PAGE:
Friday, August 5, 2011
MAME: LUCILLE BALL'S FOLLY
Mame was based on the 1966 Broadway musical of the same name, directed by Gene Saks, written by Paul Zindel, and starring Lucille Ball and Beatrice Arthur. Warner Bros. heads were concerned that Angela Lansbury, who had originated the title role on Broadway, had not yet captured the attention of the general public since she was mainly a Broadway star at this point (although she had starred in Disney's live-action/animated musical Bedknobs and Broomsticks in 1971). Her popular television series Murder, She Wrote, which would make Angela Lansbury a household name, would not debut for another ten years.
The film focuses on eccentric Mame Dennis, whose madcap life is disrupted when her deceased brother's son Patrick is entrusted to her care. Rather than bow to convention, Mame introduces the boy to her free-wheeling lifestyle, which includes his nanny Agnes Gooch and Mame's husband Beauregard Jackson Pickett Burnside, a Southern aristocrat with a Georgia plantation called Peckerwood.
Filming, scheduled to begin in early 1972, was postponed when Lucille Ball broke her leg in a skiing accident. Owing to the delay, original director George Cukor was forced to withdraw from the project. The assignment went to Gene Saks, who had helmed the Broadway production, and his influence resulted in his then-wife Beatrice Arthur reprising the role of Vera Charles she had created on stage, a role that had been actively sought by Bette Davis.
Production began in January 1973. Ball, who had casting approval, was dissatisfied with Madeline Kahn's interpretation of Gooch and had her replaced by Jane Connell, another member of the original Broadway cast. Cinematographer Philip H. Lathrop made a valiant effort to draw attention from Ball's age by filming her with special lens filters, but the contrast between her soft-focus close-ups and the clarity of everyone and everything else was noticeable and jarring. Furthermore, despite extensive rehearsal sessions with Jerry Herman, who had composed the score, there was nothing that could be done to disguise her lack of singing ability. Herman held a grudge over Lucille Ball being cast in the main role. Not only could Ball not sing, but Herman had written the role especially for his friend Angela Lansbury.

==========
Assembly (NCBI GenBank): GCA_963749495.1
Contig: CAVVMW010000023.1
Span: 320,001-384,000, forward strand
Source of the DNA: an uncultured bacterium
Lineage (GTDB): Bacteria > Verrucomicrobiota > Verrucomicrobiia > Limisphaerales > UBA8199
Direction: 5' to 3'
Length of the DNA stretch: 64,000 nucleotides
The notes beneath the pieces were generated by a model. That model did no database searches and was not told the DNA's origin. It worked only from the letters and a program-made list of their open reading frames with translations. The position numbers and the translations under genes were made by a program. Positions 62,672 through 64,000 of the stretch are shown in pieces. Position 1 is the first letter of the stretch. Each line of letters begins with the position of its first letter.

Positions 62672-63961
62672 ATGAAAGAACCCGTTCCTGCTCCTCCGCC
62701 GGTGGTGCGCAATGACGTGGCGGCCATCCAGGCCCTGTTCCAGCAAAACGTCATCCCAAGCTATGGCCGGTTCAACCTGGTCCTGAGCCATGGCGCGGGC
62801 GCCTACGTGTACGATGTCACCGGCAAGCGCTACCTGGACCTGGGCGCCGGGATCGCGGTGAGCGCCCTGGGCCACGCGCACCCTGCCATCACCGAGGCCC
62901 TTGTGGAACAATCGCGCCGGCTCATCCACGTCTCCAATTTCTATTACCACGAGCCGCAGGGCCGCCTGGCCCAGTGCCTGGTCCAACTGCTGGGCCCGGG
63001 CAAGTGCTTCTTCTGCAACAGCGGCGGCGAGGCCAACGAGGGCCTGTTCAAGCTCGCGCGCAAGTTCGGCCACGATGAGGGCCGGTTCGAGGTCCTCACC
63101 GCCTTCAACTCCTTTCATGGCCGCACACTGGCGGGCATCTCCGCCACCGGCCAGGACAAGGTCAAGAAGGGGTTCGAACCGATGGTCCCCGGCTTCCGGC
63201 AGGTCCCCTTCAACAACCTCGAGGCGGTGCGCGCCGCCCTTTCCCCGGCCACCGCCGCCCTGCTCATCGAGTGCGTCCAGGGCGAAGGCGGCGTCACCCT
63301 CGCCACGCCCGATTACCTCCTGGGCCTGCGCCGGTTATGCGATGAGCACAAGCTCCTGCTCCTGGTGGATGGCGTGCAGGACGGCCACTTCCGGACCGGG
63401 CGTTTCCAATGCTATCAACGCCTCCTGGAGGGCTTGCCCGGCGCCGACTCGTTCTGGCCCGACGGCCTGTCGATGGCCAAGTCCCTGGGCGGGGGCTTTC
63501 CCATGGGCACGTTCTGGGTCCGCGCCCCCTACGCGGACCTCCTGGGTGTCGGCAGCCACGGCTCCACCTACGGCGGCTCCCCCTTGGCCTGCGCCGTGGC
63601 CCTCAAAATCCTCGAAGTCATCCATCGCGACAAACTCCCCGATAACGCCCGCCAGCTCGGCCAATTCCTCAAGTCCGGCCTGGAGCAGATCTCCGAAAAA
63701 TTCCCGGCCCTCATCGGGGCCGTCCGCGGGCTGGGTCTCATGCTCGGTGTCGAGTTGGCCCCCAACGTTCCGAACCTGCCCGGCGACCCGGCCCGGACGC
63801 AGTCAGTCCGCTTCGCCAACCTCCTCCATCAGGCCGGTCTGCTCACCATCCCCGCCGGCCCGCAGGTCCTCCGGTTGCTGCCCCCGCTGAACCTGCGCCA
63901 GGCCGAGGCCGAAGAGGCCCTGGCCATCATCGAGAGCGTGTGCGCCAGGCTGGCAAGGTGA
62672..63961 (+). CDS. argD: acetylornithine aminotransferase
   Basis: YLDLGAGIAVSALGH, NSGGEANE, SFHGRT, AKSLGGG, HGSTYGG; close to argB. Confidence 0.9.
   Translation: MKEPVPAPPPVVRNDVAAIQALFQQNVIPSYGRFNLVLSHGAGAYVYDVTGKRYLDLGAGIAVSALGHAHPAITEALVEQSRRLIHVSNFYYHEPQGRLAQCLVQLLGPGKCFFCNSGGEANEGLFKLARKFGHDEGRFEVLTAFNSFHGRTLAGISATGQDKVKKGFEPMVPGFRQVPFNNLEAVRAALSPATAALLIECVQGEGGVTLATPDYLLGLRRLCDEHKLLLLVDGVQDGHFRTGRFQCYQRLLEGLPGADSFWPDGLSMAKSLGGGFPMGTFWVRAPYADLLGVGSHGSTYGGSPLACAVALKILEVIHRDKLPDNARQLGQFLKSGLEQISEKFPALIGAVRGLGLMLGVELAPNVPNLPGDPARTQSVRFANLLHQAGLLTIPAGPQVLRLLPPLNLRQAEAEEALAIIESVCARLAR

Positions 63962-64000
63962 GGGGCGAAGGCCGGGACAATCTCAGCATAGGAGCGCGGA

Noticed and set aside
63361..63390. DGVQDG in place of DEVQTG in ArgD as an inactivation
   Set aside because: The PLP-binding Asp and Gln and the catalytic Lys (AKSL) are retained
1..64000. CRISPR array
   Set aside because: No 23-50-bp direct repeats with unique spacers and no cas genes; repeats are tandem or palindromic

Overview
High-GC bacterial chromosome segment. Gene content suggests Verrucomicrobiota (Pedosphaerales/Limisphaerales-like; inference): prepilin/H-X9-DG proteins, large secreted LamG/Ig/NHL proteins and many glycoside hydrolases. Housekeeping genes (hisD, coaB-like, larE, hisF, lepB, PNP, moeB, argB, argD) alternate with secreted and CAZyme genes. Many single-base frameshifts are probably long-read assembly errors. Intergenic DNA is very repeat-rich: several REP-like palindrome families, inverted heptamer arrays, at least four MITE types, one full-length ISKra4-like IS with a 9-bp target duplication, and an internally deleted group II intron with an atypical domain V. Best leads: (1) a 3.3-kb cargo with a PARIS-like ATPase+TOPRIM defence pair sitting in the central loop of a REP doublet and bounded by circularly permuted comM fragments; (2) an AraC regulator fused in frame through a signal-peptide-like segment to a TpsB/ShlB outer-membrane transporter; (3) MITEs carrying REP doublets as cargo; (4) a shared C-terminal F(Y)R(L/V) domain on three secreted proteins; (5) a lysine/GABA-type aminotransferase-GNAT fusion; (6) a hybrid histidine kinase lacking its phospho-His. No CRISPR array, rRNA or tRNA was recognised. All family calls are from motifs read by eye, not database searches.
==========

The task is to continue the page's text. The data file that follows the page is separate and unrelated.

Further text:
It was originally planned to have Lucille Ball's singing voice dubbed if her vocals were not good enough to use in the film. Alternate vocals were rumored to have been recorded by Lisa Kirk, but at any rate Ball intervened and her vocals (a point of contention for many critics) were ultimately used. While, Ball's voice was adequate during many of the musical numbers like her superb duet with Bea Arthur on "Bosom Buddies", Lucille Ball just did not have the voice to pull off a musical. Earlier in her career Ball starred in a musical DuBarry Was A Lady, and her vocals were dubbed in - so how could Lucy be expected to sing some thirty years later!
Jerry Herman disliked this film so much (and was also unhappy with the film of his prior musical Hello, Dolly!) that no film of his musicals can be made again without his direct involvement and approval. Bea Arthur has confessed that she had reservations about making this film, but agreed to do so in order to work with her husband, director Gene Saks. In a 2008 interview, she called the film "a disaster." Even the star of this opus, Lucille Ball later regretted the movie. She would later say that "making the movie was about as much fun as watching your house burn down." Mame would be Lucille Ball's last theatricial movie.
Some parts of the movie do work. There was a definite chemistry between Lucille Ball and the actor Kirby Furlong, who portrayed her nephew in the film. That chemistry made the movie both touching and heart warming at times. Despite the lack of Lucille Ball's musical ability, she was surrounded by great musical stars like Bea Arthur and Robert Preston. That alone makes Mame worth seeing.
It is a movie that as a youth I saw on a lazy Sunday with nothing better to do. Lucille Ball does her best, and even Ball in a horrible movie is worth watching. Mame is not Lucy's proudest moment on screen, but some 100 years after her birth, it is still an example of Ball never being afraid to attack a project and give it her all...